The man, recently homeless, was admitted for pneumonia.
But he didn't show up at the emergency department complaining about shortness of breath, said Mark Rabiner, MD, chief hospitalist for the community medicine department at St. Vincent's Hospital in New York City.
“He just became homeless—it's new for him,” said Dr. Rabiner. “So he's been sleeping on the subway for five days. He came in for leg pain.”
A routine exam picked up some lung issues; a chest X-ray confirmed the pneumonia. The man was admitted for intravenous antibiotics. Clinicians also were elevating the man's legs and looking into post-discharge housing options for him.
Dr. Rabiner also reminded the medical resident involved to update the patient in order to maintain communication and trust. “We need to say, ‘You're sleeping over because you have an infection in your lungs, not because of your legs. Your legs brought you here. But you're staying because of your lungs.’”
Patients who are homeless or teetering on the verge can present an additional set of logistics for busy hospitalists. They may have a multitude of medical conditions, both immediate and chronic. Preventive care may have been jettisoned long ago. Long-standing psychiatric and substance abuse issues can flare during hospitalization.
Physicians who work regularly with homeless individuals say these patients can particularly benefit from the intervention of a sensitive hospitalist.
While in the hospital, the patient can catch up on some primary care, including screenings and vaccines. The discharge process can provide an opportunity to connect, or reconnect, the individual with social service programs.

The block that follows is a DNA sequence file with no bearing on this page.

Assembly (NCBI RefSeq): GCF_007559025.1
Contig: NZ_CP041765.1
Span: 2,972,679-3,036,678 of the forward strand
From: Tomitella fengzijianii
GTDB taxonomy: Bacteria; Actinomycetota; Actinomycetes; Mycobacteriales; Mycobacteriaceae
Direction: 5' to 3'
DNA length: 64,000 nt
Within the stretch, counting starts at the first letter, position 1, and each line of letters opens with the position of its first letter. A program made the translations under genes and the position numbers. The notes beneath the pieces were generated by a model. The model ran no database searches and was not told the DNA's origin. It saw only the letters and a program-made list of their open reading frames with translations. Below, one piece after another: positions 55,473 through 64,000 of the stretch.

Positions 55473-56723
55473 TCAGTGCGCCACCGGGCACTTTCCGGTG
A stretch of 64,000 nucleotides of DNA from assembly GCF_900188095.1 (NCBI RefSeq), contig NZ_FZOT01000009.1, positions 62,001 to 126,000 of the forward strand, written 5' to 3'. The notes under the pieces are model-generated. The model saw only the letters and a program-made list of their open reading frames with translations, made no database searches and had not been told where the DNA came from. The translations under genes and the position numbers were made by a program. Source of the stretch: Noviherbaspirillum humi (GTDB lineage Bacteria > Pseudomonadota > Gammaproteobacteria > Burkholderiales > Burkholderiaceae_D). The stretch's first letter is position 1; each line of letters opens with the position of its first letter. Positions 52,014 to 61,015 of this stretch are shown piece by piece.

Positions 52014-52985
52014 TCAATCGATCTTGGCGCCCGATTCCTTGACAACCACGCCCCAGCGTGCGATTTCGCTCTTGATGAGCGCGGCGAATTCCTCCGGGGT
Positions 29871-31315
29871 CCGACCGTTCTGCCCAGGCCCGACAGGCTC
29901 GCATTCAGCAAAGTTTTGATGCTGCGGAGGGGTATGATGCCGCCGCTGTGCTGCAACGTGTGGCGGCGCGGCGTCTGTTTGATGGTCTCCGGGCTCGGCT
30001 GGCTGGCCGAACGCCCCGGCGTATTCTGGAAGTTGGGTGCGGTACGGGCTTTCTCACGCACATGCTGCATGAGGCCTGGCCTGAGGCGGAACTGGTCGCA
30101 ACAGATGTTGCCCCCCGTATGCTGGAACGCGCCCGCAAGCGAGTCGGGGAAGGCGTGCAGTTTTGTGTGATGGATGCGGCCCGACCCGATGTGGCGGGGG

There also may be an opportunity to tackle seemingly entrenched habits. In one study, published in 2006 in Nicotine & Tobacco Research, three-fourths of homeless individuals who smoked said they wanted to quit within the next six months.
Hospitalization is a “huge teaching moment because it may be the only time the person has been sober in the last many months,” said Jim O’Connell, MD, president of the Boston Health Care for the Homeless Program.
“Homeless people, in our experience, tend to be admitted to the hospital more frequently than most,” he said. “And very profound things go on in their health care during these admissions. Hospitalists, if they take a little time, can become very important people in the lives of each homeless person who is admitted.”
Identifying homeless patients
Determining whether a patient is homeless can require some detective work and sensitivity, physicians said. A patient may appear to have a home, but may be sleeping on a sister's couch or with friends. He or she may provide an address that, if scrutinized more closely, is the local shelter.
Jennifer Best, FACP, a hospitalist practicing at Seattle's Harborview Medical Center, typically includes housing-related questions as part of the social history she takes, along with sexual experience and other sensitive subjects. Once she gets some detail, she might probe a little more. “I'll often throw in, ‘How's that going?’” With that question, she might gain better insight into the overall stability of the patient's housing situation, which is key for discharge planning, she said.
Identifying the housing situation early on is not only helpful for discharge, but also may assist in diagnosis, Dr. Rabiner said. Some patients, for example, may sleep propped up in a drop-in shelter or on the subway, instead of in a bed. The result can be venous stasis, which can be misdiagnosed as the infection cellulitis, if the physician doesn't ask about the patient's sleeping circumstances, he said.
The difficulty in identifying homeless individuals may be one reason why research on inpatient treatment is limited, said Dr. Best, who published an article about treatment for the homeless last year in the Journal of Hospital Medicine. A literature review of homeless medical care, published in 2005, identified 45 studies but only one involving hospital treatment, she said.